Join Chris Florio for an in-depth discussion in this video Using Flash video presets, part of Flash CS3 Interactive Video Techniques.
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So here we are back in Flash and in this movie we're going to talk about video presets. Now if you remember when we last left Flash, we had chosen to import video using the Import Wizard, pointed to the QuickTime file we want to import, and determined that we were going to use progressive download from a Web server. Now when we continue on to the next screen, we see all kinds of options. We're going to look at these options so you can consciously choose the best options for your project, but there's times where you just quickly need to crank out video for a specific project and these presets are wonderful for that. For example if you're creating a Flash application, you just need to put a video file into it for the general public.
A good general choice might be Flash 8, medium quality, 400 kb a second. The two main things that the different presets determine are the data rate of your video, which will determine the file size and quality of the video, and whether the video will use an older type of compression that was found in the Flash Player or a newer and higher quality compression that requires the user to have at least the Flash 8 Player. Unless you're required by the parameters of the job to develop for the Flash Player, you'll usually get better quality and smaller video files using the Flash 8 presets. Higher data rates produce larger files that look better so choose a rate that's based on the expected connection speed of your audience and how patient you think they'll be if they have to wait for the video before it plays.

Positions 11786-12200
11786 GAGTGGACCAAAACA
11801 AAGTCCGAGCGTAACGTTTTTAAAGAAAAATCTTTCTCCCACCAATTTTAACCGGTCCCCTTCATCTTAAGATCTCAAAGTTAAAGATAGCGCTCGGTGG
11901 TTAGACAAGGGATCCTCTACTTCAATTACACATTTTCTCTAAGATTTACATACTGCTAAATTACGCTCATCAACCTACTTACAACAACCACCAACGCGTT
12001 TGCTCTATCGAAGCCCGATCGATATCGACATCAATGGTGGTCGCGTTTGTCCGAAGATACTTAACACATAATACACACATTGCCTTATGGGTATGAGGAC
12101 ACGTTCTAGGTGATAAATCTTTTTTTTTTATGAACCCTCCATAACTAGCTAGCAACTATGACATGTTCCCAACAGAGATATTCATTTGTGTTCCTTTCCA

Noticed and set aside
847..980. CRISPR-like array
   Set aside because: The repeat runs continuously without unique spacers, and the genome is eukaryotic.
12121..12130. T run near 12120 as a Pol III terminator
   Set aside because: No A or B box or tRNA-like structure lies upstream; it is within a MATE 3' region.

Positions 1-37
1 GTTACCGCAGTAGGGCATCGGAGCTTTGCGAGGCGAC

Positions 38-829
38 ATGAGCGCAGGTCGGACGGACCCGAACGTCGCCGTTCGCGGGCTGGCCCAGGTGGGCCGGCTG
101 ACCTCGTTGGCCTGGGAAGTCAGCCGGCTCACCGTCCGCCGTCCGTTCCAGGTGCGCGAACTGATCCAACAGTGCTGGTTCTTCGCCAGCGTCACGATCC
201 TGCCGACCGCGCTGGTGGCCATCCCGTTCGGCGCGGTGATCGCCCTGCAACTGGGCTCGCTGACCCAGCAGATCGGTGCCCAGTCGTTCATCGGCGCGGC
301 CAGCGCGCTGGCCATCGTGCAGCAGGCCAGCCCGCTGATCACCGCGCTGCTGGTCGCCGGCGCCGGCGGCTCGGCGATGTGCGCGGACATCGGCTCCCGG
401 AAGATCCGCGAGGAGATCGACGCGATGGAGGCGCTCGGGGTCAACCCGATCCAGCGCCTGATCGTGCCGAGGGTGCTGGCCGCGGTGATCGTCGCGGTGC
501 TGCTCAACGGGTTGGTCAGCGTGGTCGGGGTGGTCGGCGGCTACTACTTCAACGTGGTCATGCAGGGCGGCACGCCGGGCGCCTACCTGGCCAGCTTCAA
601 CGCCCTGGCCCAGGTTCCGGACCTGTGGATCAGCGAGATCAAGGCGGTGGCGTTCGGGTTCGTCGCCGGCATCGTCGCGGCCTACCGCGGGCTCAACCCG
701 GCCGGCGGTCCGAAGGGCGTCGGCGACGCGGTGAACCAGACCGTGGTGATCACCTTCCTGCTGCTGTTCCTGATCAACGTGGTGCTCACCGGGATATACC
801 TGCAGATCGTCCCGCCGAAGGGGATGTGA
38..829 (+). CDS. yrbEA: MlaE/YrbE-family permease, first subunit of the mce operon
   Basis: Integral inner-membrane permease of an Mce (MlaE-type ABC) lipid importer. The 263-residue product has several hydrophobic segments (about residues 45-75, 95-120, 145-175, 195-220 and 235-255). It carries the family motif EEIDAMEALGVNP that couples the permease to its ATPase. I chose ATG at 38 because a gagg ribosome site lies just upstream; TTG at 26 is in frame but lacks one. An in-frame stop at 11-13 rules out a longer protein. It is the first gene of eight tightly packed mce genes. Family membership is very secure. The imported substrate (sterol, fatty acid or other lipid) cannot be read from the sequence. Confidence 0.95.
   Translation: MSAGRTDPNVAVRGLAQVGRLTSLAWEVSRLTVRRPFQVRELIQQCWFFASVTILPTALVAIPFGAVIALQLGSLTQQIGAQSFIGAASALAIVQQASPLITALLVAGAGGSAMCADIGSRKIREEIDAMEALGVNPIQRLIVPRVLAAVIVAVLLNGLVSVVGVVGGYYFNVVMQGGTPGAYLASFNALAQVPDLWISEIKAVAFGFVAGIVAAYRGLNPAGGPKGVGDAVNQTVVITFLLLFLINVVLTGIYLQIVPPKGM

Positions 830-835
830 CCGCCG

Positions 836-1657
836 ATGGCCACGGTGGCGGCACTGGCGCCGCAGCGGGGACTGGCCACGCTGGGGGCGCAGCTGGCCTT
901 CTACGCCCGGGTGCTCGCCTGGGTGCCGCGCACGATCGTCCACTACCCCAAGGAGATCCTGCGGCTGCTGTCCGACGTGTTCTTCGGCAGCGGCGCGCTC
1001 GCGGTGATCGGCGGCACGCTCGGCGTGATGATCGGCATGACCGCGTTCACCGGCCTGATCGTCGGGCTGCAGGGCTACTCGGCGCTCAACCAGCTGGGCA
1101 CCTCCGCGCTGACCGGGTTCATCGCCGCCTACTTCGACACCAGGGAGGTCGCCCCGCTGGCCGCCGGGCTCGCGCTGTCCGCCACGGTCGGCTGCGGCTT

For example, if you choose to compress your video at 400 kb per second and you user has a 400 K connection, then they should see the video immediately and be able to watch it in real time. However, if they only have a 40 K connection, they'll have to wait 10 seconds for every second of your video file. If you intend to use these presets, it would be a good idea to take a short video file that you're very familiar with and make a number of copies of the file using the different presets and look at the resulting file qualities and sizes and see which ones work best for you. We'll talk about working with Flash video and DV later on when we talk about H.264 and the latest Flash Player.
For now, you probably want to stay away from these bottom two choices. Even if you plan to customize the settings for your video rather than use one of these presets, it may be helpful to start by choosing one of the presets that's closest to the settings you want and then modify individual settings with the controls and the other tabs in this window. Once you're more comfortable of all the various settings for Flash video, you can make your own video presets for the type of Flash files that you use. We'll look more at these settings in the next movie, starting with compression settings.
- Using video in Flash with an alpha channel Working with hardware and multiprocessor acceleration Creating custom controls in three different ways Setting FLV parameters with ActionScript Understanding the difference between embedded video and progressive download Accessing NetStream metadata